Anyone who has been through this annual exercise at the White House would recognize the tell-tale signs. The phrase “I will direct my cabinet to come up with executive actions we can take,” which came quite early in the speech in relation to energy and environmental policy, is the policy staffer’s worst nightmare in a State of the Union address. It’s your boss saying you failed. It means that after months of meetings and dozens of memos, the White House, OMB, and the relevant cabinet agencies couldn’t even agree on executive actions to take, let alone on a proposal to include in the budget or to press for in Congress. I thought it was strange that Obama would put that declaration of failure so early in the speech. Why not raise your key 2014 budget proposals first—that’s generally what the State of the Union is for—and then do cleanup on the issues that some constituencies want to hear about but that you weren’t able to pull off? If you look at State of the Union addresses from the past few decades, that’s usually how they work. …

You have to try to cover up such things, of course, especially if you’re a Democrat, and so the president did speak of all manner of obnoxious federal micromanagement initiatives with fancy names—manufacturing hubs, a “partnership to rebuild America,” a challenge to “redesign America’s schools,” an “Energy Security Trust,” and so on. But you know what these things are? They’re nothing. They’re the headings that the wonks in a Democratic White House put at the top of otherwise blank memos at the beginning of a process that, months later, is supposed to end up with a budget and a State of the Union address. And here they were at the end of that process with barely more meat on their bones than when they started. Some of these proposals might “happen” and some of them will not, but there won’t be any difference between the two. …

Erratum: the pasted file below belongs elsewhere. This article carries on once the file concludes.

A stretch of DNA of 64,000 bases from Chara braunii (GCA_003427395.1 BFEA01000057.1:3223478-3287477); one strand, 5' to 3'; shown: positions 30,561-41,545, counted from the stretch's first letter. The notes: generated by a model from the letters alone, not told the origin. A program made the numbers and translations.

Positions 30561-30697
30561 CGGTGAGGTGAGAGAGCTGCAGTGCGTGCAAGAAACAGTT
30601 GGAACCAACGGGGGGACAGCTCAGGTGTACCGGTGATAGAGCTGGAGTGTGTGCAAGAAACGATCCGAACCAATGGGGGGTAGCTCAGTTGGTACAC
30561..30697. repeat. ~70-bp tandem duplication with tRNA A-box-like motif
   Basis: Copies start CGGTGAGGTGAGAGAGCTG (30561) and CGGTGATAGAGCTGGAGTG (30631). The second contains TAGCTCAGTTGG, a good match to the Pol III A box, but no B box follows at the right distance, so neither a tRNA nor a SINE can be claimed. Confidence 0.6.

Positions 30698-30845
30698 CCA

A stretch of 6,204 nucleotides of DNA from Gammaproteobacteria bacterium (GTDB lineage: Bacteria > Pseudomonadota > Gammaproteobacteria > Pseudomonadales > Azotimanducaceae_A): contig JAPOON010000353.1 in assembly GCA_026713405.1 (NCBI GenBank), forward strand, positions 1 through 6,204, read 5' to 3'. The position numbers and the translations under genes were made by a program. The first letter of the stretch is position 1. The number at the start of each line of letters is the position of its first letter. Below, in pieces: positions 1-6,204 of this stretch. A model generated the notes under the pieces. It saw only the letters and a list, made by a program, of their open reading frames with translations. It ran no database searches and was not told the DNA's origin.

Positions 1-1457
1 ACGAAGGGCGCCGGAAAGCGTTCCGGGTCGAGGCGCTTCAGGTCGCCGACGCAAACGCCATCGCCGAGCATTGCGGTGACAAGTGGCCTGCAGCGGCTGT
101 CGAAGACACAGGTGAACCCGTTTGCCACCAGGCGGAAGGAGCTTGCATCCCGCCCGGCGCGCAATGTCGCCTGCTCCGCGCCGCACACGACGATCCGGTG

Why is that? I think there are probably three inter-related reasons. First is the exhaustion of liberalism in our time. It might be odd to speak of exhaustion when liberals feel so ascendant now, but that’s when exhaustion happens, and the fact is that the progressive ideal laid out so clearly in Obama’s second inaugural is an exhausted ideology. It is so both because of its successes—after health care, there are no large pieces left in the social-democratic puzzle the Left has been building in fits and starts for a century in America—and because of its failures: It is increasingly clear that the liberal welfare state is not sustainable in its current form, and its costs and inefficiencies are increasingly present and real and are putting huge burdens on our economy at every level.